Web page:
My friend Ian had loaned me an auger-style ground anchor just in case. There was nothing to winch off here, and travelling solo; was a comfort. But luckily, the anchor, my winch controller and MAXTRAX all stayed stowed in the vehicle.
Just when I thought I was through the thick of it, I dropped into a mandatory water-filled groove far more profound than it looked – over the bonnet deep. The mud water sprayed over the windscreen and roof, and as I fumbled for the wipers, I was driving blind and keeping the throttle down to avoid getting stuck for what seemed like an eternity.
I was unscathed by the mud bath and emerged to follow the QAA back over Big Red (dune) to Birdsville. The Madigan Line was an incredible trip, and I can’t wait for my next opportunity to spend time in the desert.
Madigan Line Permits, Permissions & Fuel
An entry permit from the Central Land Council is required. While there was no permit check for me, and there is a chance there won’t be for you, this is the simplest way of showing respect for people and country that may keep tracks open and pave the way for new routes.
I required permission to travel through Adria Downs station from Camp 19 to the Annandale Ruins and Camp 22. Adria Downs is a NASAA accredited organic cattle farm, so it prefers small groups and environmentally sensible travellers.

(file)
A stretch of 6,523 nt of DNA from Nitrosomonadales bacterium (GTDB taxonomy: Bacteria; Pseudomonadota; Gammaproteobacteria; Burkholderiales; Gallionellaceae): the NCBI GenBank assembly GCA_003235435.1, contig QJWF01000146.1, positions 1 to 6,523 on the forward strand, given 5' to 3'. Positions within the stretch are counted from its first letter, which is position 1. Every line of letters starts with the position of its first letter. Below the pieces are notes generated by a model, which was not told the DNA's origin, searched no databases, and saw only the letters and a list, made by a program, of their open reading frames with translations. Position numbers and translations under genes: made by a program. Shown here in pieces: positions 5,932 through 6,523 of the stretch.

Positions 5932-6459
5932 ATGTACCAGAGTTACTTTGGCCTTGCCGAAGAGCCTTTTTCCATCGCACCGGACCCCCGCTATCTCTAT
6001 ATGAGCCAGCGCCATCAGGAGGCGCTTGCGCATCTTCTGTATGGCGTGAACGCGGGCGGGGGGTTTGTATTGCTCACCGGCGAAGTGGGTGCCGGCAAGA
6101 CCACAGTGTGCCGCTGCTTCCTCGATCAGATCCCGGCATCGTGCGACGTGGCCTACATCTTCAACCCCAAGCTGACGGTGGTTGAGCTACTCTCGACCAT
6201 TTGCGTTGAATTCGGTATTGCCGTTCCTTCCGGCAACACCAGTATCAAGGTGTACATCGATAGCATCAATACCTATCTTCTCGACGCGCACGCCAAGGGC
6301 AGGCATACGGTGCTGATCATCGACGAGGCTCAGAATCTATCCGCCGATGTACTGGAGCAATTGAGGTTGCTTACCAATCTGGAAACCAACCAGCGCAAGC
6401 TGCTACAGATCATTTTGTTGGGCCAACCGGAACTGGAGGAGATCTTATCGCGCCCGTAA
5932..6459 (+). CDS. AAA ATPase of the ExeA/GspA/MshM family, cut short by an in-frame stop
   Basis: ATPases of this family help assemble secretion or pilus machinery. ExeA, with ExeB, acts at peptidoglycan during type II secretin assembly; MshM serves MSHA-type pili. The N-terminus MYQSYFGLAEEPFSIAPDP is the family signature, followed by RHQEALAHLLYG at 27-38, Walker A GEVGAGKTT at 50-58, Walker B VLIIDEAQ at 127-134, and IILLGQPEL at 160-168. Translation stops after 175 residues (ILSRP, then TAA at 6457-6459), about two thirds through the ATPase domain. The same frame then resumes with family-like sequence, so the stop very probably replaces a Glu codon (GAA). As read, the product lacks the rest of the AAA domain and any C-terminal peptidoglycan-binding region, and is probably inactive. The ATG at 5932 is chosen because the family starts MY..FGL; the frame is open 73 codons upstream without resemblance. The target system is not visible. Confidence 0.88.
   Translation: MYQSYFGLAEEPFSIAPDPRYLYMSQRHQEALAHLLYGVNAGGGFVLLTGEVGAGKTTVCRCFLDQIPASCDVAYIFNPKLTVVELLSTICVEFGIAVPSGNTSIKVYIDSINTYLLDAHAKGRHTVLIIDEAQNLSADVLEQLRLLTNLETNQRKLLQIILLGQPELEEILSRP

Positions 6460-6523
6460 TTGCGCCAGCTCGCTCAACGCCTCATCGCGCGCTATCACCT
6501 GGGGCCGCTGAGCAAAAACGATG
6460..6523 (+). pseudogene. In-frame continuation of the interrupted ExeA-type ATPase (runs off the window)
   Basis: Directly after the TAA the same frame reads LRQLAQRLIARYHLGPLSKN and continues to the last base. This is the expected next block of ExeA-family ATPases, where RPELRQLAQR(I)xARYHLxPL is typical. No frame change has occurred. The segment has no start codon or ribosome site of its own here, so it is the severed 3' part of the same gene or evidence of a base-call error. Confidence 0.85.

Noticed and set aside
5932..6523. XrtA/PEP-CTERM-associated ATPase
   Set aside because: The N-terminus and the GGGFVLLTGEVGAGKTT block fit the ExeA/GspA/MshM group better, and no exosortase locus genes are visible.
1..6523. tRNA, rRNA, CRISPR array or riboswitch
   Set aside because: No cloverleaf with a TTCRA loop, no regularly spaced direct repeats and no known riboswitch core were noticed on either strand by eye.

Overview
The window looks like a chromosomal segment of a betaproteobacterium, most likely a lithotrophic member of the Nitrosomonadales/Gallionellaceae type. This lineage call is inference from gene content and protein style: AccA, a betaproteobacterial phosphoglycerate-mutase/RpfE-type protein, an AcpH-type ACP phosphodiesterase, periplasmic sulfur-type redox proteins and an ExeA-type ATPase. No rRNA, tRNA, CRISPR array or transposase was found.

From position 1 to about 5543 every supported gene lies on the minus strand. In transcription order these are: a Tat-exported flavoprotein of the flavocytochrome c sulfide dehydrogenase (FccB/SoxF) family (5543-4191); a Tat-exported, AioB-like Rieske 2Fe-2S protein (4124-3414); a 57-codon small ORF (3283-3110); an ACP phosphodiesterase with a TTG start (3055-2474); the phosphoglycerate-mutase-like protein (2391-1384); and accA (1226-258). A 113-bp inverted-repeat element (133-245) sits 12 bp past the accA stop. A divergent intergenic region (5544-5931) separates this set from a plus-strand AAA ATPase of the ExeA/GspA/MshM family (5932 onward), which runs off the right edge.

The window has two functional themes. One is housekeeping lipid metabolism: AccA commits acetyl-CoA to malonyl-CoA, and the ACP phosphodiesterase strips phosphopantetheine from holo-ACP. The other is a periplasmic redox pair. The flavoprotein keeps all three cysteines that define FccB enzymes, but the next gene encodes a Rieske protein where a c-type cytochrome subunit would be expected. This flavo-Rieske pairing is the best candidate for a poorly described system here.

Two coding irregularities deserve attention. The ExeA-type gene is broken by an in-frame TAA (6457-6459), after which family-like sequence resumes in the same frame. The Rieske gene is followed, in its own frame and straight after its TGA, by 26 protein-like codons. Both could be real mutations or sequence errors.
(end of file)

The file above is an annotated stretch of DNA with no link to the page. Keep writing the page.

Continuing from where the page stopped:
From Finke to Birdsville, I used ~134L of diesel. I’m always cautious heading into the desert and had the 180L main tank plus 40L in jerrycans, so I had plenty to spare.
Adventure Curated Trip Planner
We made our app with trips like this in mind. So with my LandCruiser already in trip condition and all of my gear and favourite meals listed in the app, I quickly made a gear packing list and meal plan.
To minimise the chance of vehicle damage, I packed extra light for this trip. With my LandCruiser’s empty weight and upgraded GVM saved in the app’s Garage, I could see my total weights and remaining payload and easily pack below GVM—the weight feature accounts for traveller weight, gear, food, fuel and water.
In the Itinerary feature, I mapped out my rough days and distances and uploaded the permits and permissions next to the days I would need them.